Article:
H&F Council proposes to allow London & Newcastle to pack fifty-seven houses and eight business units into an area that currently only accommodates a fraction of that. The Brackenbury Residents Association and Providence Villas Plus arranged a well attended public meeting back in January - which I chaired. Many people also attended a planning forum in June. Over that period, residents have gained an expert knowledge of the Council’s planning guidelines and point out that the scheme recommended by H&F Council officers should not go ahead for many reasons - some being:
- The development (especially the big block) is too dense for the site and fails to meet H&F Council’s own guidelines about amenity space.
- The proposed buildings will overlook many of the surrounding homes and gardens breaching H&F Council’s own Unitary Development Plan.
- One hundred and eighty two local jobs will be lost as businesses such as Innocent Drinks, The Soundhouse Studios and others are forced to move out.
- There will be extra traffic and noise as the site is opened up to 24/7 usage.
- The development fails to provide parking for visitors, thus further adding to parking stress for neighbouring residents.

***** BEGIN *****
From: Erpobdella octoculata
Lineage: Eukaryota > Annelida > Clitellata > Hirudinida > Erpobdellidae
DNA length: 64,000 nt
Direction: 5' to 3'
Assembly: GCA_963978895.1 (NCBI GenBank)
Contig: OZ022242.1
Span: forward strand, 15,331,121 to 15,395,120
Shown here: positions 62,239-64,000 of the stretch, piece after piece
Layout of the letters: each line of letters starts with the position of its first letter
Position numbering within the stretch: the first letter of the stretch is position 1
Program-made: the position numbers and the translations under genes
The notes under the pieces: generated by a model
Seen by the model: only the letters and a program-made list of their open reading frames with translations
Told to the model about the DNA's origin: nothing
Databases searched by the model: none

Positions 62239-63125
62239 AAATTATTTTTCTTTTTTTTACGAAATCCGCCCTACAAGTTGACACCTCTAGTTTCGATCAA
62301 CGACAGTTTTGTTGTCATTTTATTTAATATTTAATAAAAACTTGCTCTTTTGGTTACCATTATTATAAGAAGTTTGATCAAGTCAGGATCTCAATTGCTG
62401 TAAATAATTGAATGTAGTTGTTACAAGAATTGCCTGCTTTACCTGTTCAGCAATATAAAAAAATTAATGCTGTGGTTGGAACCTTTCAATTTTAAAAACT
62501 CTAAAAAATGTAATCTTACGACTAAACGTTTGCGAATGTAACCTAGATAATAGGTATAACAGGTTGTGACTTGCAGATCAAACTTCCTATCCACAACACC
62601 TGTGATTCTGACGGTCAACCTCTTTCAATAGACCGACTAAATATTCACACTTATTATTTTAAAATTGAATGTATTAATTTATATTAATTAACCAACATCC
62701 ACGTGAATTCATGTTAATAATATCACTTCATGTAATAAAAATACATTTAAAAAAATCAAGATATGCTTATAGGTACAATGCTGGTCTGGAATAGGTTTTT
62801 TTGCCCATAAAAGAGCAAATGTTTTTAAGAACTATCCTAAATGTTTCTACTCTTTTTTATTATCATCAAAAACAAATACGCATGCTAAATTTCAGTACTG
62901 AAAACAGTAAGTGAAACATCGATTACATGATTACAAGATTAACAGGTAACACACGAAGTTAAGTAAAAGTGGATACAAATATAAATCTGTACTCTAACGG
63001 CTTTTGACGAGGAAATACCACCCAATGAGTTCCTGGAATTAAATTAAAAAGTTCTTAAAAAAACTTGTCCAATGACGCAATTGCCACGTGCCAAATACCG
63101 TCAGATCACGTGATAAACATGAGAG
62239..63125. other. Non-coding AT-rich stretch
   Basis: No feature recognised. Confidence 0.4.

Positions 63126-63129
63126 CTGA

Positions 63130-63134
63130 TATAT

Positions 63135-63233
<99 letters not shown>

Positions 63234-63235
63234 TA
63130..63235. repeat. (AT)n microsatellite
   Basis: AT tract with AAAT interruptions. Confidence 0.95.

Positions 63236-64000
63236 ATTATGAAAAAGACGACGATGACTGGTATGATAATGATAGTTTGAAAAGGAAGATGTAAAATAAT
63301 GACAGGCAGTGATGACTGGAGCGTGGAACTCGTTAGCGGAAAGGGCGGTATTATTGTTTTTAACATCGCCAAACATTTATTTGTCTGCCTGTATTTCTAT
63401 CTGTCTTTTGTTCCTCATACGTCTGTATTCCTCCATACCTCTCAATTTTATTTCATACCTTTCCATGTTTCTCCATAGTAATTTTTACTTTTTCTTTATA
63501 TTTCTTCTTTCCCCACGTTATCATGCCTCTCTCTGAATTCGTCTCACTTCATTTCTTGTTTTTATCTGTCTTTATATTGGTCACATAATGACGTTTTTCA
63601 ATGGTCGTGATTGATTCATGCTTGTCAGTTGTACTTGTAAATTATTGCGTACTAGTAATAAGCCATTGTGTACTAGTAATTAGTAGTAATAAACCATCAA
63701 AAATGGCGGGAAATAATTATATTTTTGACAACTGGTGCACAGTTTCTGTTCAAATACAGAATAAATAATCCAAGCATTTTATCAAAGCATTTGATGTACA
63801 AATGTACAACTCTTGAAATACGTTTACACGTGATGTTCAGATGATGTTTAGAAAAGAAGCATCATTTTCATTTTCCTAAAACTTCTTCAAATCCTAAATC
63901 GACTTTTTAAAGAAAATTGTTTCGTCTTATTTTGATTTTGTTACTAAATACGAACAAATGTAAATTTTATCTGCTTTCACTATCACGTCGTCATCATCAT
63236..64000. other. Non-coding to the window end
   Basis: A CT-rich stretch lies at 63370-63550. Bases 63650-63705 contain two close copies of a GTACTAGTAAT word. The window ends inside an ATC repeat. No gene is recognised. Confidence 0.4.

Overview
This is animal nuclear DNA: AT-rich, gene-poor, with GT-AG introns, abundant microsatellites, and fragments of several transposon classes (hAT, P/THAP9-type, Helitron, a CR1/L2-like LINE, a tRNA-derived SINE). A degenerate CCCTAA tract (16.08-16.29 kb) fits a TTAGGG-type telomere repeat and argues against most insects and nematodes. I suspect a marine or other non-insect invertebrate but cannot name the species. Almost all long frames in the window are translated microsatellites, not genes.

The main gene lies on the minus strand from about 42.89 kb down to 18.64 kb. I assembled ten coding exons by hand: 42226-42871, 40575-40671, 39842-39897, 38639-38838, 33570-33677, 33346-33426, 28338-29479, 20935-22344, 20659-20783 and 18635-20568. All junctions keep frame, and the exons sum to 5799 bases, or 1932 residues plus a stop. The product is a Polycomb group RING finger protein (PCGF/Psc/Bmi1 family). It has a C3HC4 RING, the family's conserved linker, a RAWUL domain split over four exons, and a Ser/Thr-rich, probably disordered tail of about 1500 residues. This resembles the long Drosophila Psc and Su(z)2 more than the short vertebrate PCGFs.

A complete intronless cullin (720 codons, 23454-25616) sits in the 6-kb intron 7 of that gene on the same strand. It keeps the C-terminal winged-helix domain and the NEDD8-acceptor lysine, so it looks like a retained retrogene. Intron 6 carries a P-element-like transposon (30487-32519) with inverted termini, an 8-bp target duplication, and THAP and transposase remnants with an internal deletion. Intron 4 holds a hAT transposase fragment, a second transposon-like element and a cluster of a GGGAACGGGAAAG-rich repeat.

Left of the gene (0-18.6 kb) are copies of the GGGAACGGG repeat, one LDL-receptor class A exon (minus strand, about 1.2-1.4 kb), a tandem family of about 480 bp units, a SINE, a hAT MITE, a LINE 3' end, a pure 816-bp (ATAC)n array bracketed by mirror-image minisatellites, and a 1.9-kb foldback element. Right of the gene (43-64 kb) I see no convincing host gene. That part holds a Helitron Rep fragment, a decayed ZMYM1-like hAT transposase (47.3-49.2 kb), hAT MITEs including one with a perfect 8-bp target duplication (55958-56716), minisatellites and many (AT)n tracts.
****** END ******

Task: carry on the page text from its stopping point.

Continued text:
- Brackenbury School, adjacent to the site, is already over-subscribed and will be unable to accommodate the extra children.
Many local people have expressed concern about the Conservative Administration's lack of even-handedness pointing out that it has been in private discussions with the developer for almost two years. Our council then accepted payment from London & Newcastle for an advertisement in its widely circulated propaganda sheet and had the Council’s press office publish a positive story about the scheme while refusing to publish any residents’ letters that offered an alternative view. Add in our Conservative councillors publicly funded trips to the French Riviera - which the Council explained was so they could meet property speculators to discuss "contentious" sites across the borough; then take a look at this video to witness the shifty uneasiness the Tories obviously felt while responding to residents’ questions on a different scheme and it's understandable why residents feel their legitimate concerns are not a priority for H&F's Tory run Council.
In fact, the Tories had actually sought to send the application to the PAC on 5th August – knowing that hundreds of local people had objected to the scheme but that many would be away on holiday and unable to attend. They almost certainly did this to limit any public demonstration. That plot was only scuppered when the Environment Agency called in the application because of concerns about flooding.
So, next week’s PAC promises to be interesting. Residents wanting to turn up to protest against this blot on the Hammersmith landscape should turn up to the Town Hall in King Street. The meeting will begin at 7.00pm and the Goldhawk Industrial Estate is the first item on the agenda. I shall see you there.